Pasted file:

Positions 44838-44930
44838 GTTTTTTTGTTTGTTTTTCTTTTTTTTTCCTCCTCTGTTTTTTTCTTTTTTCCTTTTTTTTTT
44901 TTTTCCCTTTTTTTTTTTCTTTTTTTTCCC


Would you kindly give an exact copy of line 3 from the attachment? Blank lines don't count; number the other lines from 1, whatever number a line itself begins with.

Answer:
44901 TTTTCCCTTTTTTTTTTTCTTTTTTTTCCC